Montevallo adopts Internet document database

Over the past 123 years, Montevallo officials have compiled an extensive amount of city documents spanning several different formats.

On June 15, the Montevallo City Council passed a motion to securely preserve those records forever.

The council agreed to become the fourth Shelby County municipality to install the VendorVault Document Management System, which was developed by the Birmingham-based TriNovus financial software company.

Pelham, Wilton and Columbiana previously adopted the VendorVault system.

Through the VendorVault program, Montevallo will be able to archive all of its city council minutes, agendas, ordinances, resolutions, deeds, leases, vehicle titles and contracts on an Internet database.

Although the city began keeping its records in an electronic format many years ago, the city still has a vault filled with paper records stretching back to 1887.

“There had been some major concerns about what would happen to all the records in our vault in the event of a disaster,” said Montevallo City Clerk Herman Lehman. “We wanted to find a way to back up all the paper records in our vault.”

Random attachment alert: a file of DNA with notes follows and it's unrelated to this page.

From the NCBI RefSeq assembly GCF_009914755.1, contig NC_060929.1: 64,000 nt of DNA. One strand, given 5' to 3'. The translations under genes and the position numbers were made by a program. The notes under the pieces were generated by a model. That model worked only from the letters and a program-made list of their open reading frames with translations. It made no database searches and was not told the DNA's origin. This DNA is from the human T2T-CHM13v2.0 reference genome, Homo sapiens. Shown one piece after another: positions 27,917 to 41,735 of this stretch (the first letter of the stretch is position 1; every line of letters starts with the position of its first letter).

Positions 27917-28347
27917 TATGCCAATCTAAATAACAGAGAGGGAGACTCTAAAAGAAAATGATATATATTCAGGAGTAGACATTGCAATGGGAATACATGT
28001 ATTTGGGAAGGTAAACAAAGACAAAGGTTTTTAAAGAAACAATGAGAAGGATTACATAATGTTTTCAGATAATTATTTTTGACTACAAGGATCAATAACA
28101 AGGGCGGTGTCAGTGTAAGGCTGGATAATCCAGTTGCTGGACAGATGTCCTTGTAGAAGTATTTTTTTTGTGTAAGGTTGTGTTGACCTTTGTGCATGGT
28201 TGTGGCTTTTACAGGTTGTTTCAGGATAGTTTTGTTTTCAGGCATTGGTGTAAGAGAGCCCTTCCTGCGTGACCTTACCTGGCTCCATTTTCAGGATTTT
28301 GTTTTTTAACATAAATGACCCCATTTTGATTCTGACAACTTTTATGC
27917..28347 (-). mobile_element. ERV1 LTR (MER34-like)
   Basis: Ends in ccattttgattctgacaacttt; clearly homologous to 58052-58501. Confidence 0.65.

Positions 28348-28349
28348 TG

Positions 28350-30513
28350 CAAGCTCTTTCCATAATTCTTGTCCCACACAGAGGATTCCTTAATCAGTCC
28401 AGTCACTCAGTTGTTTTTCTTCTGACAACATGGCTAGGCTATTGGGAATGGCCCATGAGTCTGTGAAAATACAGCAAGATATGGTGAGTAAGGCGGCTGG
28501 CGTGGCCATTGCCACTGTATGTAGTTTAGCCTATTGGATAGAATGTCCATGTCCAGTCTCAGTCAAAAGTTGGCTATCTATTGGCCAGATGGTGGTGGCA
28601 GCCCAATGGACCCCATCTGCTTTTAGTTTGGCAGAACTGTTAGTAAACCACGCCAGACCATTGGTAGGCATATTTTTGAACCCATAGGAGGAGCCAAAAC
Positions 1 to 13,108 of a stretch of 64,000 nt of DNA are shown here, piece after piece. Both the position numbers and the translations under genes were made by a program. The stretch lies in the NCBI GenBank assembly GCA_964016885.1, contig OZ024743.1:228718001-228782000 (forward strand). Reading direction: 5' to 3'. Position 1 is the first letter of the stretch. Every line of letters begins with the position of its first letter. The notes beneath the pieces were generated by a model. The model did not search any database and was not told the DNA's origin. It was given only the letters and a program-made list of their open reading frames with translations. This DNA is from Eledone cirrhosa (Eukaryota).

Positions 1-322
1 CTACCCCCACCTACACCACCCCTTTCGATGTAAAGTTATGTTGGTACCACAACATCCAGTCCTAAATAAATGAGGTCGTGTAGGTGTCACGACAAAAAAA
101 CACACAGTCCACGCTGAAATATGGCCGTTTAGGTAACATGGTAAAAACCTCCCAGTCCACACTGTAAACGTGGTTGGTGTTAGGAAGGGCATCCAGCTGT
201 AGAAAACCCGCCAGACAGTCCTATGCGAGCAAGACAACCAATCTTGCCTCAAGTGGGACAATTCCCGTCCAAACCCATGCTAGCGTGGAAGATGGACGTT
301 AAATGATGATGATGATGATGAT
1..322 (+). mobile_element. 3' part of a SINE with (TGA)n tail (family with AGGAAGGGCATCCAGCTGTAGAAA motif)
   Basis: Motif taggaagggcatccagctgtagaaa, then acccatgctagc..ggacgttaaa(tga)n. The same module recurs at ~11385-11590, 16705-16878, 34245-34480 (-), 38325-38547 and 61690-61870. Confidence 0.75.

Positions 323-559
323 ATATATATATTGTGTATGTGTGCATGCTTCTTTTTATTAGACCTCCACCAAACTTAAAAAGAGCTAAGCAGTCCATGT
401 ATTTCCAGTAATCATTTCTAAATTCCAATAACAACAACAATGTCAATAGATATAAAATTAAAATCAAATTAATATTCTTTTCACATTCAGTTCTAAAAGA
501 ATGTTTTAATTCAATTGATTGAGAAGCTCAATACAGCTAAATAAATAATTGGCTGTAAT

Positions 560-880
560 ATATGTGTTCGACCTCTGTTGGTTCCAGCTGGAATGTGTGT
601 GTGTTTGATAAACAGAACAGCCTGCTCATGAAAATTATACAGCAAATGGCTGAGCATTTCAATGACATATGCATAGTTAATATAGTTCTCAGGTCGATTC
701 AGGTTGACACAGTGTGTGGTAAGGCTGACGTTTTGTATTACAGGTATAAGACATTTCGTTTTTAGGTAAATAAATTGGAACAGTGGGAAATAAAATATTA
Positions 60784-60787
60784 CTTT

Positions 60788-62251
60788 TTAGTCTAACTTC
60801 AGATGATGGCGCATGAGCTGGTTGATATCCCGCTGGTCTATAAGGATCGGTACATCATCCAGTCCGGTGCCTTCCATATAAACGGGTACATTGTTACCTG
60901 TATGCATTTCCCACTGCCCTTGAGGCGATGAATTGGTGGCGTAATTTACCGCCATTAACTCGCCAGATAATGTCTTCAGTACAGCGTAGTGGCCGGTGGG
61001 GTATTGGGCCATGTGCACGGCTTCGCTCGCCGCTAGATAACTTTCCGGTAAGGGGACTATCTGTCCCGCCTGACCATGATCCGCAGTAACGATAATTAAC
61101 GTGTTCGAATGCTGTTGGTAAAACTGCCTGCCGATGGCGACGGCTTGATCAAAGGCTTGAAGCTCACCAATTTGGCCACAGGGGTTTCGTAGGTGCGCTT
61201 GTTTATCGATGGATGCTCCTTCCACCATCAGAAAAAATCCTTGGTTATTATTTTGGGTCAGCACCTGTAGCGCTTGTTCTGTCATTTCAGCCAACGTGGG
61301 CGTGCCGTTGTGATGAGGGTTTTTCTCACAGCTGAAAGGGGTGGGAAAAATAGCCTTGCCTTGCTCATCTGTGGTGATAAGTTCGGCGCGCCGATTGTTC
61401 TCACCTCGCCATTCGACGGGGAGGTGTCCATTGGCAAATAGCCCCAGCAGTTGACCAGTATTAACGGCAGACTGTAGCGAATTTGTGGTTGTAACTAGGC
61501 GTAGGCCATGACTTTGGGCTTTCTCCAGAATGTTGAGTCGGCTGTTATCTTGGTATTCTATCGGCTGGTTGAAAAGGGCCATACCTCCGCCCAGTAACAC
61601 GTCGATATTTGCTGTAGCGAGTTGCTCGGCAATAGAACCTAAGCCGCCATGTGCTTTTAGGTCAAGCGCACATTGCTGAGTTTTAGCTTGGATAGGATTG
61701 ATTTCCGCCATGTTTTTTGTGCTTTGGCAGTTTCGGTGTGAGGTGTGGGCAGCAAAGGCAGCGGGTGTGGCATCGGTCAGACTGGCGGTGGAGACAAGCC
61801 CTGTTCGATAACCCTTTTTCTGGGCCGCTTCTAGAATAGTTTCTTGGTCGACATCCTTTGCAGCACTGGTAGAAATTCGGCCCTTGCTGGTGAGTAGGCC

Montevallo has already backed up the records currently stored in an electronic format, but will gradually move some of its electronic records to the VendorVault system to allow the public to more easily access them, Lehman said.

The city will likely put all of its past City Council minutes and current contracts on the VendorVault system first before moving on to other records.

“The minutes are very important. It’s important that we be able to look back and see when the city passed something,” Lehman said. “Getting those in the VendorVault system is going to be critical.”

Lehman said the VendorVault system seemed to be a “good fit” for the city, and said the program would likely make Montevallo City Hall more efficient.

“We are an old city. We have got some fairly old records in our vault,” Lehman said. “I think this system is going to be very helpful to all of us.

“I think we will get into it and see there are more benefits to the system than we even realize,” Lehman added.